Rate and efficiency of heifer gain are presented in Table 5. Feed intakes tended (P<0.15) to be higher for heifers fed diets without supplemental complexed-Cu (avg. 15.1 lbs./day) compared to heifers with supplemental Cu (avg.14.7 lbs./day). Diets supplemented with complexed-Cu likewise tended to have faster (P<0.19) daily gains than diets without complexed-Cu (avg. 0.97 vs 0.83 lb./day; respectively). Similarly, gains tended to also be faster for diets supplemented with Zn vs no Zn. There were no significant differences in rate and efficiency of gain when the inorganic (Cu and Zn sulfate) was compared to the complexed Cu and Zn treatment.

Feed conversions were numerically improved (P<0.16) for diets supplemented with Zn (avg. 15.3) compared to diets without supplemental Zn (avg. 18.5). Results would appear to be similar to those reported by North Carolina State workers who found that supplemental zinc methionine tended (4-7%; P=0.14) to improve daily gains in grazing steers over two years.

Table 6 presents the changes in liver Cu and Zn for the 90-day study during which heifers were fed 6 ppm Mo in the total diet. Because heifers were allotted to treatments based on initial body weights, initial Cu and Zn concentrations were different among treatments. More importantly however, were changes in liver Cu and Zn at the end of the 90 day experiment. Heifers fed both complexed Cu and Zn had the greatest increase in liver Cu (203%) followed by heifers fed Cu alone (124%) followed by control heifers (108%). When additional zinc was added to the diet without Cu, liver Cu levels declined to 59% of the original value. This suggests that both Zn and Cu must be increased in the diet to prevent a decline in Cu liver stores. There was no difference for Cu uptake, as a percentage of initial liver concentrations when comparing the complexed Cu and Zn treatment to the copper and zinc sulfate treatment.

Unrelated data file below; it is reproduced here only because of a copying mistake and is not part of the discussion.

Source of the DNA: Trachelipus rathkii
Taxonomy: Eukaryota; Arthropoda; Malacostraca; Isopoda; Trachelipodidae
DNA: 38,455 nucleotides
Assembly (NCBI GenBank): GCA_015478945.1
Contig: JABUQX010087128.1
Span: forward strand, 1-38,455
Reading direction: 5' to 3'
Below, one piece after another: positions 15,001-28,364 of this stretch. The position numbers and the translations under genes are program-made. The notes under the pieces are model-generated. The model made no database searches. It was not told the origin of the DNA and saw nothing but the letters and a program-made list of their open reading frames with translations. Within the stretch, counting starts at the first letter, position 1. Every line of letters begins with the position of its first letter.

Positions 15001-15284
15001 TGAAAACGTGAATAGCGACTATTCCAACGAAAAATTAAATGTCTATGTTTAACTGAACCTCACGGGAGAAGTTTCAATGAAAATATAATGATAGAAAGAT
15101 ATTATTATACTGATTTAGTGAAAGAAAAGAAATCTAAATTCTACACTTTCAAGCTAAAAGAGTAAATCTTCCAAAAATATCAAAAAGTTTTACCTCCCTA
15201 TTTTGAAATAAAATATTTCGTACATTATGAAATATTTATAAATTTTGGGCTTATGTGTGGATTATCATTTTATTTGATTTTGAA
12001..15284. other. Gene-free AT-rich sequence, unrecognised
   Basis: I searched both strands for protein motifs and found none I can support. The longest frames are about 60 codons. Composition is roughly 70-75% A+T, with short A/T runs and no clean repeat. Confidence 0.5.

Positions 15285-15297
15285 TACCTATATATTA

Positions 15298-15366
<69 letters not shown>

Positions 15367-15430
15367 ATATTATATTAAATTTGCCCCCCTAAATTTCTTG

Changes in liver Zn are in disagreement with previous studies conducted by our group (2). In this study, Zn levels were actually higher for non-supplemented heifers compared with supplemented.

Summary of MSU Studies Suggest:

Table 1. Classification of trace elements relative to their ability to meet either dietary requirements or cause an antagonistic problem with other trace elementsa.

Table 2. The percentage of forages meeting mineral needs of cattle for the 352 forage samplesa.

Table 3. Basal ration composition of diets fed to weaned heifer calves.

Table 4. Estimated intakes of dry matter, copper, zinc and molybdenum fed to weaned heifer calves fed complexed-Cu, complexed-Zn or Cu and Zn sulfate.

Table 5. Rate and efficiency of gain of replacement heifers fed Cu and Zn alone or in combination using complexed-Cu, complexed-Zn or Cu and Zn sulfate.

Table 6. Percent change in liver copper and zinc after 90 days of supplementation with copper and zinc alone or in combination.